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Maddox, Carter-Smith Plead 'Guilty' In Federal Corruption Probe, 39 Of 42 Charges Dropped

Ryan Dailey

Former City Commissioner Scott Maddox and former Downtown Improvement Authority head Paige Carter-Smith  plead guilty Tuesday to federal charges related to a corruption investigation into the the City of Tallahassee.

Maddox and Carter-Smith pleaded guilty to three of 42 charges relating to bribery involving city contracts and vendors. The remaining 39 charges were dropped by federal judge Robert Hinkle.

The federal government says Maddox and Carter-Smith used the firm Maddox founded, Governance, to solicit payments from potential vendors in exchange for favorable votes and support.

Both could face up to 45 years in prison and $750,000 in fines, though Federal Judge Robert Hinkle could lower the sentence if Maddox and Carter-Smith help federal prosecutors with the case. The two will face sentencing on Nov. 19.

Carter-Smith, Maddox were whisked away from courthouse without making any comment.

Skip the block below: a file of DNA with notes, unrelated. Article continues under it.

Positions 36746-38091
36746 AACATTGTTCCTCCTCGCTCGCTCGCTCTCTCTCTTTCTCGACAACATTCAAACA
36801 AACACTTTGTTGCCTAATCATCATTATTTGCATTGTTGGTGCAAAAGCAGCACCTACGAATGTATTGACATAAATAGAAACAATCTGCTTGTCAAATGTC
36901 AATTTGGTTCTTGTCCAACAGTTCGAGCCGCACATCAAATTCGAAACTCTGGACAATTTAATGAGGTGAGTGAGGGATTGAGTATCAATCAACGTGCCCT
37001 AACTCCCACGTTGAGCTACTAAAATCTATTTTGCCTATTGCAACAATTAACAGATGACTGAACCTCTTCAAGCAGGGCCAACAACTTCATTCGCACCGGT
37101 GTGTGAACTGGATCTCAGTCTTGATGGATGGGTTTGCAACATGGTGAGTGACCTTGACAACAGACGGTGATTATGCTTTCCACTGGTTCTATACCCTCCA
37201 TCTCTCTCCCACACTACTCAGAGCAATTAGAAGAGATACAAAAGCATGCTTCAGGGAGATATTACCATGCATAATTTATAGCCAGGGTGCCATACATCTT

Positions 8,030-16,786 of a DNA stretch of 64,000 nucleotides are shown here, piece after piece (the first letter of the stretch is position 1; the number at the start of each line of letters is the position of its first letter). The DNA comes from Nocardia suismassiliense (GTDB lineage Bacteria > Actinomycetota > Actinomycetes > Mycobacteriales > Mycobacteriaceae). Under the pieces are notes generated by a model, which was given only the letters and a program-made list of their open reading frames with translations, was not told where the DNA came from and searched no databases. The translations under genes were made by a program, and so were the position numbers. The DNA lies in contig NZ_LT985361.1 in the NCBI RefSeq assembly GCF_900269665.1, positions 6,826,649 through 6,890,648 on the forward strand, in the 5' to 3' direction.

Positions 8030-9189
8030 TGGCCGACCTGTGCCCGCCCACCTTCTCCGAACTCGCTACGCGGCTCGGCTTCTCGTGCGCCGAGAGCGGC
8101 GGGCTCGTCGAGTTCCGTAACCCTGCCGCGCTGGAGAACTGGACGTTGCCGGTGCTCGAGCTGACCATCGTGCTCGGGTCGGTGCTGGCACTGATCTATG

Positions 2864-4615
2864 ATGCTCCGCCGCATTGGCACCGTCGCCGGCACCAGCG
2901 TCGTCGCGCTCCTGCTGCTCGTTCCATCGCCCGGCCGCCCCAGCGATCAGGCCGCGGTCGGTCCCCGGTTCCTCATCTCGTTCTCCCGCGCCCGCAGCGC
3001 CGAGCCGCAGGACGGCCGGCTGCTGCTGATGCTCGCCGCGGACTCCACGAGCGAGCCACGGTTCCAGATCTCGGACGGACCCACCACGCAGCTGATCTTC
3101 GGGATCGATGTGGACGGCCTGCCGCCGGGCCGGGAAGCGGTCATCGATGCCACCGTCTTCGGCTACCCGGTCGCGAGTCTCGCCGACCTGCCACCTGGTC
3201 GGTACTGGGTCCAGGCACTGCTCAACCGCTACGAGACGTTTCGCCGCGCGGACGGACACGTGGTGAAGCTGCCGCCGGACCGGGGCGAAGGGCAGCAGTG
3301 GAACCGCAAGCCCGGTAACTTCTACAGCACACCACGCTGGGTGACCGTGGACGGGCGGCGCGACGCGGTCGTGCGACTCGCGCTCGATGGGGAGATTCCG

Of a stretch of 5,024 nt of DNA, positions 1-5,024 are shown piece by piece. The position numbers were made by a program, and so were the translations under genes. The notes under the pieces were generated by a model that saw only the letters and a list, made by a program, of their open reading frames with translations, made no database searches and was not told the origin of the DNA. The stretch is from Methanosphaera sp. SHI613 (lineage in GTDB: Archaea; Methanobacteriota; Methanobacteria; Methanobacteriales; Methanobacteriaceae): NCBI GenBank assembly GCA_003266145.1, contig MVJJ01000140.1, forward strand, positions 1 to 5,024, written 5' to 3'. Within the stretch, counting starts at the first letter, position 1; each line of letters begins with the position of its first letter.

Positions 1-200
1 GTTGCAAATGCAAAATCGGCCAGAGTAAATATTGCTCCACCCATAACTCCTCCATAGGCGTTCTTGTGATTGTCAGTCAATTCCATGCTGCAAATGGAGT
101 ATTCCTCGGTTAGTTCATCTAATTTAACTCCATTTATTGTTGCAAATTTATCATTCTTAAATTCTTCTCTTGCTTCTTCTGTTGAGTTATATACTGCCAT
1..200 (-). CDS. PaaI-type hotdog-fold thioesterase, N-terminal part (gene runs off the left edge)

When asked by Judge Hinkle whether they'd had alcohol in the last 24 hours, both Maddox and Carter-Smith said yes. Carter-Smith said she had two glasses of Jack Daniels while Maddox said he wad Woodford.

The guilty pleas come on three charges, one count of tax fraud and two counts of extortion, relating to taking payments from Uber in exchange for an ordinance vote and taking money from an FBI front company.

Maddox was Tallahassee's first elected Mayor and previously served as head of the Florida Democratic Party.

Local businessman J.T. Burnette was charged in the case in May and is expected to appear in court later today. Federal prosecutors say they're ready to go to trial. 

Check back later on for more updates to this story.

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Lynn Hatter is a Florida A&M University graduate with a bachelor’s degree in journalism. Lynn has served as reporter/producer for WFSU since 2007 with education and health care issues as her key coverage areas.  She is an award-winning member of the Capital Press Corps and has participated in the NPR Kaiser Health News Reporting Partnership and NPR Education Initiative. 

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